Luxury giant LVMH Moët Hennessy Louis Vuitton said early Thursday that it reached an agreement to acquire
During a press conference to discuss the acquisition, LVMH said it would lift the brand's profile in Asia and Japan and expand its retail footprint. Biver, chief executive officer of Hublot, noted the brand is in talks to open stores in New York, Moscow and Geneva.
LVMH declined to pinpoint the acquisition price, but said it was roughly two times 2008 sales and 12 times 2008 EBIT.
In 2007, Hublot posted sales of 151 million Swiss francs, or $126 million, and operating profits of 31 million Swiss francs, or $25.9 million.
Dollar figures are converted from Swiss francs at average 2007 exchange rates.
LVMH described the Hublot brand as “highly complementary” to its existing watch portfolio, which includes Tag Heuer, Zenith, Dior Montres and Louis Vuitton.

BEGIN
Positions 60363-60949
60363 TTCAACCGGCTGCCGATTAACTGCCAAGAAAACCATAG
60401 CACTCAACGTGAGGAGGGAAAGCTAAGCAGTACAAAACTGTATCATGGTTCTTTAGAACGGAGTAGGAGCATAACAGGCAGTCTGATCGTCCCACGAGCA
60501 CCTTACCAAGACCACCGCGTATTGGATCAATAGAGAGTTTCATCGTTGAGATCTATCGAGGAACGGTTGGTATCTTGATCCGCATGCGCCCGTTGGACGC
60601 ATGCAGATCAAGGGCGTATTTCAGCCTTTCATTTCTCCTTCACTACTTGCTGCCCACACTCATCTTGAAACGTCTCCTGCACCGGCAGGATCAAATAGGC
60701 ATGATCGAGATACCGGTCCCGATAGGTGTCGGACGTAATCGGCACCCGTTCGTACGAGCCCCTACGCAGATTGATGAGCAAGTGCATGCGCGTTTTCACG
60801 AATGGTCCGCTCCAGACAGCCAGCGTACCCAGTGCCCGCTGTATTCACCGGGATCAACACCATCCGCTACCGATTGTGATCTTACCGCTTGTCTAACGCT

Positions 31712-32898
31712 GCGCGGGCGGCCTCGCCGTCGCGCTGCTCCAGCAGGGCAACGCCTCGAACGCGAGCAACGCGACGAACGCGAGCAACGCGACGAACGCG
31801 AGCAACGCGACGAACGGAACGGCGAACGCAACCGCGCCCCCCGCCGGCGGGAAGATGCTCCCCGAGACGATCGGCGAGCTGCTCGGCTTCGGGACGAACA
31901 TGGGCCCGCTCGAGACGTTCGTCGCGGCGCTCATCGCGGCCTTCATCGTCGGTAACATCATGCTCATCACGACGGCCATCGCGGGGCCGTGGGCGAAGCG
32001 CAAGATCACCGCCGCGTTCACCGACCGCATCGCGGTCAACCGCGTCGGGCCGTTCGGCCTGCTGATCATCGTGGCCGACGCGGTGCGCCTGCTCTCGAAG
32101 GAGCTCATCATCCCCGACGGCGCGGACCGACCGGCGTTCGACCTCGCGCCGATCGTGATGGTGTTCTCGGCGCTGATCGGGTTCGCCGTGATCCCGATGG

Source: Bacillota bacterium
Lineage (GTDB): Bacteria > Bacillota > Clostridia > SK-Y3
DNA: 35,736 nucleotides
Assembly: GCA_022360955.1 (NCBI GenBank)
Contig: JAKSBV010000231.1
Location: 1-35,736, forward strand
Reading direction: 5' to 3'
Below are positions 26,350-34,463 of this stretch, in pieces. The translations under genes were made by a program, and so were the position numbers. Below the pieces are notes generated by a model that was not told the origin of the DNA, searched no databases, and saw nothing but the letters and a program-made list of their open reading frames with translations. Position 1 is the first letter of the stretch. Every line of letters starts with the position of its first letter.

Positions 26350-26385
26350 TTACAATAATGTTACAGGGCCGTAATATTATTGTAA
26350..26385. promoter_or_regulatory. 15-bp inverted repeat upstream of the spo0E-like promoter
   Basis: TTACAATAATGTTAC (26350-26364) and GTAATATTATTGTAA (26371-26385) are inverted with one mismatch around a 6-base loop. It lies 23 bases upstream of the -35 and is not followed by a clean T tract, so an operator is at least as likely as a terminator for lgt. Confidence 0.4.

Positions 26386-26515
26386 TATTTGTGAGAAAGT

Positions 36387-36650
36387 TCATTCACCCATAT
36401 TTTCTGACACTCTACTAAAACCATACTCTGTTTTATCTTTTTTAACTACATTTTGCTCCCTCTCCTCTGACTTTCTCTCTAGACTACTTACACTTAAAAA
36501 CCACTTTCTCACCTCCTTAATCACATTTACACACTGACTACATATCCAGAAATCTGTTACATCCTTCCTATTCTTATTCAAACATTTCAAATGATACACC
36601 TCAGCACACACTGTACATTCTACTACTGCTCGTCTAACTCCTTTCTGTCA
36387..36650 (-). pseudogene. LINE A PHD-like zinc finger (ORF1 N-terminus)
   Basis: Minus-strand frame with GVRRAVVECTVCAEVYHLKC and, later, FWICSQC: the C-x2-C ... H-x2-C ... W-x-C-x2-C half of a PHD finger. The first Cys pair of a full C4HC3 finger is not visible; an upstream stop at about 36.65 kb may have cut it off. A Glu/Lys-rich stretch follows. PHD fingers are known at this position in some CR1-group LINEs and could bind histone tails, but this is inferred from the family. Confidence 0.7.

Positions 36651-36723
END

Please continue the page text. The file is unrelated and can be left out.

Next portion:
Last week, in disclosing its sales for the first quarter, LVMH reported that watches and jewelry, while still its smallest division in revenues, registered its largest sales gains. Organic revenues rose 19 percent to 211 million euros, or $316 million.
Hublot's distribution is limited to 300 stores worldwide, and price points exceed $250,000 for some of its more specialized pieces, such as elements of its Big Bang collection that uses special metals and complex technical processes.
Philippe Pascal, ceo of LVMH’s watches and jewelry unit, commented, “Hublot is a strategic and very complementary acquisition. Its high-end positioning, selective distribution, financial performance and growth potential make Hublot a ‘rising star.’ Hublot will strengthen our watches and jewelry business group which, over the last three years, has been growing strongly.”
He added that Biver and his management team would “continue on this remarkable journey and contribute his considerable expertise to our development in this promising sector.”
For complete coverage, see Friday’s issue of WWD.